Athletes need to be held accountable
Published: Wednesday, October 10, 2012
Updated: Wednesday, October 10, 2012 00:10
Ever since we were children, all of us were taught the difference between right and wrong. We learned that when we did something wrong there were consequences and a punishment that fit the crime. However, this was not the case for UConn running back Lyle McCombs last weekend.
For those of you who don’t know, McCombs was arrested at 12:19 a.m. on Friday for second-degree breach of peace. According to police, McCombs yelled, pushed and spat on his girlfriend during a dispute on campus. McCombs was released on $500 bond and must appear in court on Nov. 27. Due to this incident, head coach Paul Pasqualoni benched the Huskies starting tailback for one quarter in the game against the Rutgers Scarlet Knights.
There are a few things in this whole situation that don’t sit very well with me. First and foremost, the actions of McCombs. It is never okay to put your hands on a woman, no matter the circumstances. It’s wrong and he should have known that. But what’s done is done and you can’t change the past, only learn from it and move forward. That being said, McCombs should never have been allowed to play the very next day against Rutgers.
Pasqualoni felt that by sitting McCombs for just a quarter he would get the message. Sitting out one quarter is a slap on the wrist, and quite frankly, embarrassing. By playing McCombs, you are only drawing more negative attention to an already bad situation. McCombs is not the first star athlete to commit an indiscretion like the one he committed Friday. Pasqualoni should have suspended McCombs for at least a game to send a message to the team that actions such as arrests will not be tolerated.
McCombs did not have one of his better games that Saturday. He rushed for only 32 yards and averaged just 2.7 yards a carry. Was McCombs distracted by what was happening off the field? Only he would know, but one can’t help but think that when a running back rushes for his season low amid turmoil off the field that football was not the only thing on his mind.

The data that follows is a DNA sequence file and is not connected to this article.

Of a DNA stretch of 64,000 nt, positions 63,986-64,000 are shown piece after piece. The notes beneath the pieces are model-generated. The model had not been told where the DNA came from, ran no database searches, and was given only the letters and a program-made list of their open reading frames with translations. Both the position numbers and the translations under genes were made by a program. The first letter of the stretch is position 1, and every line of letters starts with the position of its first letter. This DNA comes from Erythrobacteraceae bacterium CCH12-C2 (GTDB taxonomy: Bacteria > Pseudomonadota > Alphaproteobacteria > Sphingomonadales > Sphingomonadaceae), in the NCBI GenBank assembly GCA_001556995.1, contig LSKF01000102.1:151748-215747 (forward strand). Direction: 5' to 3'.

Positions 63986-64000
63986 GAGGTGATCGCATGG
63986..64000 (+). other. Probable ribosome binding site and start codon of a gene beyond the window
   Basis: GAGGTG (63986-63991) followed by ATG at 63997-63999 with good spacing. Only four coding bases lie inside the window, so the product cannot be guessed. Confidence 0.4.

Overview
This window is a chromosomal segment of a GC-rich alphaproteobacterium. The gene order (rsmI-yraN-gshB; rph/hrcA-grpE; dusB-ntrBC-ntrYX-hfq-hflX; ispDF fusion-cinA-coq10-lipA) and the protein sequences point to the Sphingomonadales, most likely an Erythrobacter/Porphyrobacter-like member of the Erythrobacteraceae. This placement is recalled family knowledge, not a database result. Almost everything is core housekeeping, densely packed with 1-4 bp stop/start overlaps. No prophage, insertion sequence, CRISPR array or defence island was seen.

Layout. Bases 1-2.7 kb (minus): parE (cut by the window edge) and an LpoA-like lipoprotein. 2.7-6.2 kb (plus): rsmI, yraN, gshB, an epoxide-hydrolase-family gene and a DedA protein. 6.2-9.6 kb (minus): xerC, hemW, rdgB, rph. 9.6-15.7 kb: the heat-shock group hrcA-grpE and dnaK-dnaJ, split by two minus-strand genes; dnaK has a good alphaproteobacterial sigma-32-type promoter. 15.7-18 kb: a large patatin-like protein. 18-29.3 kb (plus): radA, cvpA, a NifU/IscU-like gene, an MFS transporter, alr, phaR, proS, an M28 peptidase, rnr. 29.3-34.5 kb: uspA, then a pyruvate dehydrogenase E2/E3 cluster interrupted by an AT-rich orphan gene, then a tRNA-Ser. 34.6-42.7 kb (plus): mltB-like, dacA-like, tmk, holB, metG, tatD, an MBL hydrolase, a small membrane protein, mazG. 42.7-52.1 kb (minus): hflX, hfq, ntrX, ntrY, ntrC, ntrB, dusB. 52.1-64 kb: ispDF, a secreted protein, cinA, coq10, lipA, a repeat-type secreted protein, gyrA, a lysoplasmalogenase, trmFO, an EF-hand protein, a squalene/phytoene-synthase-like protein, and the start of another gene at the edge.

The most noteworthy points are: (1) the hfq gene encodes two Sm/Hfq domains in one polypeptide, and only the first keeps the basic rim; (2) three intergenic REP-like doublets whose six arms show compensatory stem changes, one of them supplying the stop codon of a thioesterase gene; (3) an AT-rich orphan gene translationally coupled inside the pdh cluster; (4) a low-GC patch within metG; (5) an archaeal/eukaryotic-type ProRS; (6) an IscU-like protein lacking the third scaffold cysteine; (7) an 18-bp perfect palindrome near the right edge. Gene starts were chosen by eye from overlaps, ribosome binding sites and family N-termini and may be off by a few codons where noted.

One case of law-breaking star athletes that comes to mind is the Boston University hockey scandal in 2011. Two of their best players, Corey Trivino and Max Nicastro, were charged with sexual assault after being accused of raping an RA on campus. Terriers Head Coach Jack Parker immediately threw both men off the team, even though Trivino was BU’s top scorer at the time.
The accusations against the two BU hockey players were a lot more serious than those against McCombs. However, in the BU hockey scandal, the punishment fit the crime and even though one of the players that were involved was the top scorer, nobody was given a free pass based on their skill. Athletes need to be held to the same standard as everyone else on this campus. When you do something wrong, there are consequences that need to be faced, no matter how fast you can run or how high you can jump.
As for McCombs, I hope he has learned from this and will move forward, both on the football field and off. He has already apologized in a statement, which is always a great first step. I hope Pasqualoni learns that when an athlete does something unspeakable, he should take the necessary actions to hand down the proper punishment. And finally, for the rest of this UConn football team, I hope they can all do their best to focus on the task at hand, which is to win Big East football games as they get ready for Temple this Saturday.
Follow Tyler on Twitter @TylerRMorrissey